Latino Outdoors Grand Rapids is a local organization that brings people who identify as Latinx together to discover and enjoy outdoor activities across the region. We connected with Sergio Cira, the chair of the organization, to talk about the importance of the organization and its connection with the Grand River.
Sergio: Latino Outdoors GR exists to build community among Latinx individuals in and around Grand Rapids who are interested in exploring new outdoors experiences in all forms. We hope to create a condition of physical and psychological safety for our community who share a migration story.
So much of the time, we are made to feel like we don’t belong. This has had an impact on how we see ourselves in the context of public land and the nature and environment that exists in these spaces. This is where the psychological safety comes in. In groups, we experience and wrestle with these topics in very organic ways. We support and affirm each other as we go on outings together. But we are also aware that in numbers, others are less likely to harass or display microaggressions. This is where physical safety comes in.
We also exist to eliminate barriers to access. We do this by pooling our collective experiences so that those who have the most experience can share that and help with planning and designing trips with knowledge usually not accessible to our community. Cost is a factor but not always the main barrier.
Sergio: Our first outing was on August 14, 2019. A friend of mine had been encouraging me to start the local chapter and that week was Latino Conservation Week. After doing some research, I saw that there were no other Latinx groups represented and wanted to put Grand Rapids and Michigan on the map.
I reached out to Latino Outdoors but they seemed to be at capacity for local chapters, so we started the group but haven’t worked with Latino Outdoors in any formal way. We’ll likely change the name of our group this year.
Sergio: We’ve done a lot of different beginner-friendly activities like hiking and trail and mountain biking. Our first event in 2019 was tubing, and we’ve done that again. We’ve also gone sledding, ice climbing and camping.
This year, we will likely be doing more of that but will also do some backpacking and possibly combine backpacking with canoeing and camping. We are collaborating with other groups like Outdoor Afro and Detroit Outdoors to do an outdoor safety training this fall.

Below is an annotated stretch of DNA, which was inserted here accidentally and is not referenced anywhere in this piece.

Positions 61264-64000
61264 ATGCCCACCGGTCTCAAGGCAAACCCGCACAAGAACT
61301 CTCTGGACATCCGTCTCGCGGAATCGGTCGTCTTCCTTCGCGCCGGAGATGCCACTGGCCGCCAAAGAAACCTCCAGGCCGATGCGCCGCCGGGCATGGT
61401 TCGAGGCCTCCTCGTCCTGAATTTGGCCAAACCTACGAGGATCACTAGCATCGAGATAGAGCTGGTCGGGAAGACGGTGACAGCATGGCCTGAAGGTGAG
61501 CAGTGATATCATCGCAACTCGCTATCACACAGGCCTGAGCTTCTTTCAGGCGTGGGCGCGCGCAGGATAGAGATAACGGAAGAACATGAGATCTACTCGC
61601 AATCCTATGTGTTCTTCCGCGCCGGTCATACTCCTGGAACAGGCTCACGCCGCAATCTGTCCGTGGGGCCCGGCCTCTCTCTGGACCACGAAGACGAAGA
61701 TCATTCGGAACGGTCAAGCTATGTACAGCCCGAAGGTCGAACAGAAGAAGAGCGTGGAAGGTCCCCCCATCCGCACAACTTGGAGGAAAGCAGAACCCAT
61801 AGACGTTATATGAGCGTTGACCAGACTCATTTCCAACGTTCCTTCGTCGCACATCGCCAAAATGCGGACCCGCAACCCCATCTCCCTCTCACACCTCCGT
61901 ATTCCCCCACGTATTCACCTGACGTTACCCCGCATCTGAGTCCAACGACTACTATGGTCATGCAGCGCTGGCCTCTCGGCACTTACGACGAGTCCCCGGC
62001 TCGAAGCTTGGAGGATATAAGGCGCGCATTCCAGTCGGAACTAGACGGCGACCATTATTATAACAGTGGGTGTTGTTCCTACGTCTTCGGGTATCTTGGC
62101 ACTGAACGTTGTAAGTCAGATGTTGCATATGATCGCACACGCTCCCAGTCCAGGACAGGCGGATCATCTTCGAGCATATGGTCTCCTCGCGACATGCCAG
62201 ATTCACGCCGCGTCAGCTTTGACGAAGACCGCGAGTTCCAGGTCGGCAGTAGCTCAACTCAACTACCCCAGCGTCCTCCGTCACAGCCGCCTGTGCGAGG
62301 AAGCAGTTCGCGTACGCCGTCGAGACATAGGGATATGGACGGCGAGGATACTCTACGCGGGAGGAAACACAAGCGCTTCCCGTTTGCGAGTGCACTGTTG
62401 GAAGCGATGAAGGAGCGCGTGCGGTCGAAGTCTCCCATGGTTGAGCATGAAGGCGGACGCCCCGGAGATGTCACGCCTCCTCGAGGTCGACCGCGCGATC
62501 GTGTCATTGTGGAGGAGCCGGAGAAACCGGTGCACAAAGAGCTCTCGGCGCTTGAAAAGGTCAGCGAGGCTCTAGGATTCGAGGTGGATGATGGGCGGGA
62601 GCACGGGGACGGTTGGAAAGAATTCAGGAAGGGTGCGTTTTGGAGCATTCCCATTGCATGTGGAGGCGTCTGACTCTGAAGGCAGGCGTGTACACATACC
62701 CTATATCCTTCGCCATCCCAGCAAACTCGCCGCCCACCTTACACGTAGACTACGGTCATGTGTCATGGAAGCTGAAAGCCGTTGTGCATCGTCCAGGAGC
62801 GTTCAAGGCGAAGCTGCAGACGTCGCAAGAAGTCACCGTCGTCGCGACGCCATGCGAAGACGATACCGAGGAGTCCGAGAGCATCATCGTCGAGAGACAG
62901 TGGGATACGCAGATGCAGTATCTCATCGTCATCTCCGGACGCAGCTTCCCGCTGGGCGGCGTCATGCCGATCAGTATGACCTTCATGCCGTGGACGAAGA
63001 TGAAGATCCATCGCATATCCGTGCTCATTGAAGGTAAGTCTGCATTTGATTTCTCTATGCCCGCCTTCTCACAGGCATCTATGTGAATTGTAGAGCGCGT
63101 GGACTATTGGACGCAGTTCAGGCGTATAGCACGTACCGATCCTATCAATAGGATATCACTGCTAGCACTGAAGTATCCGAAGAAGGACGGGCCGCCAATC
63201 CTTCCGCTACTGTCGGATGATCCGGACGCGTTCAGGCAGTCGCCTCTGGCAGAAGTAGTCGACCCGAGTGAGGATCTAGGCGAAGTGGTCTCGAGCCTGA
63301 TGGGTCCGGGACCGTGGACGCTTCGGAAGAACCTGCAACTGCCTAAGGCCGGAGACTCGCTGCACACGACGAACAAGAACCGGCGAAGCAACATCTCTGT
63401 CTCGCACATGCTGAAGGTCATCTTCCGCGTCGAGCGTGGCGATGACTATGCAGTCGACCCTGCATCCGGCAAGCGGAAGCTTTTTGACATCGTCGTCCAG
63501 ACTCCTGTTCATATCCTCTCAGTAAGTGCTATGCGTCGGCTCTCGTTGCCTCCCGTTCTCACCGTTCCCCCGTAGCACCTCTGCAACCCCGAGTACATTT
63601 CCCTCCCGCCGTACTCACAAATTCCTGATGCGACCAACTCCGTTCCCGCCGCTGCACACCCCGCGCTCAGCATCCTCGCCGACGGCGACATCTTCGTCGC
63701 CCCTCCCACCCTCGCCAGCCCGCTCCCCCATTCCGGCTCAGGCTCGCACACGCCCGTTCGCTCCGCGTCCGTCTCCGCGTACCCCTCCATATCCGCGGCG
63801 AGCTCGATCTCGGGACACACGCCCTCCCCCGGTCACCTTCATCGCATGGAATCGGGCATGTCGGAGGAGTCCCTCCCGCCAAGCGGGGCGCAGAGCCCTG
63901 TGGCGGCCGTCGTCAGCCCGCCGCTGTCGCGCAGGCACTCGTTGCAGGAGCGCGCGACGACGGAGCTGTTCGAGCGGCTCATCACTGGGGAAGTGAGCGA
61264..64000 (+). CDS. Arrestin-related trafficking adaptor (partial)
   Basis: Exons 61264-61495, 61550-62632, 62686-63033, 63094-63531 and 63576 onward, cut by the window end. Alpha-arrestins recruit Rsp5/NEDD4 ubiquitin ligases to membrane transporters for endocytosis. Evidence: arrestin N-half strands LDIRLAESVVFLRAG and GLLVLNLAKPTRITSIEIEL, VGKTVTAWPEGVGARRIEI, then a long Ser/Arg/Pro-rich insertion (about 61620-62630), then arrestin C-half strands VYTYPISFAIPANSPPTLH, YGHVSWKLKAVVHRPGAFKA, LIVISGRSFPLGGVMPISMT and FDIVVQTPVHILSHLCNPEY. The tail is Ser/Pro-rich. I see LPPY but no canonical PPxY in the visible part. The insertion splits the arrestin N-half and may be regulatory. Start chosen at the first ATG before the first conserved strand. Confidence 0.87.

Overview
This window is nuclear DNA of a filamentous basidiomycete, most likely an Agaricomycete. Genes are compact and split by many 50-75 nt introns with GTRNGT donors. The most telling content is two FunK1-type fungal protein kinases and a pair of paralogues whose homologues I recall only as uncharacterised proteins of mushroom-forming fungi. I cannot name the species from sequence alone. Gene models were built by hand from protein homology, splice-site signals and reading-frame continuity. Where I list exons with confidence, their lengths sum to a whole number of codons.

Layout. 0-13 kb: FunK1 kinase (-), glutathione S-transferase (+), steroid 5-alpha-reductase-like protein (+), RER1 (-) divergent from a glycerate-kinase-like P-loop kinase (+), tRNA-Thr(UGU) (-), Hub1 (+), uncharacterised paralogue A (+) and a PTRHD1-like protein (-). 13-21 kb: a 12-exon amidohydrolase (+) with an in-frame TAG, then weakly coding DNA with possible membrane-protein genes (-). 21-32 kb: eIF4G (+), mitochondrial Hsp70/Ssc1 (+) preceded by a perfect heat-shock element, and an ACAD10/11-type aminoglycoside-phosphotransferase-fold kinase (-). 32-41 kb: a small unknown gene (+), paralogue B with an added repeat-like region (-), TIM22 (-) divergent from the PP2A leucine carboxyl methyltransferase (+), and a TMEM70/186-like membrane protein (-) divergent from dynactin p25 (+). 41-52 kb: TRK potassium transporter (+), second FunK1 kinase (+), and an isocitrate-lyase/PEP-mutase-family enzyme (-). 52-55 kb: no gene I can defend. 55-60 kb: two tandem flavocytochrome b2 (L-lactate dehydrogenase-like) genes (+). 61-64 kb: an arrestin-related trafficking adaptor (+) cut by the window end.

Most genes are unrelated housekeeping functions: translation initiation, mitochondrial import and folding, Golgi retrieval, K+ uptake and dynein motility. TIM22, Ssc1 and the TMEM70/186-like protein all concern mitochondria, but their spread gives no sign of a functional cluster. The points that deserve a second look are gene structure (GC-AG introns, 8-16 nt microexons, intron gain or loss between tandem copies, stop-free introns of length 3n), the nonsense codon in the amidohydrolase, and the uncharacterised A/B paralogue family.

People who are Latinx can join our Facebook group where different members initiate their own activities and invite anyone in the group to join. The Facebook group was such an asset for connecting with people safely during the pandemic. Many new connections were made and friendships have developed.
Sergio: We don’t have a formal organizational position for the Grand River. But we did organize a couple of kayaking trips downtown on the river (sponsored by Downtown Grand Rapids, Inc.) with the Latina and Latino Networks of West Michigan and we talked about the Grand River. There were a lot of ideas – too many to cover here.
The Grand River is wilderness, that is until you get to downtown. There, it becomes part of downtown and all of the collective experiences the Latinx Community associates with Downtown Grand Rapids.
One goal of the kayaking trips (there are a couple more coming this year) was to capture in the voice of the Latinx Community by us. We wanted to have the kind of conversation that we have when it’s just us, and to capture it. When a consultant is hired by an organization or government entity to gather community feedback, the space they curate is sterile and can be void of warmth and trust. They’re often not from the community and so the type of person they attract to these meetings is not the same when a group of people who regularly gather get together to talk, amongst people they trust to discuss a topic about a space they rarely frequent.
The feedback we’ve collected will eventually make it to decision makers, on the record, so that the new and improved Grand River contains some design elements which not only communicate to us that the river belongs to us, but that we also belong in all of those spaces.
Learn more about Latino Outdoors and get involved at their Facebook Group.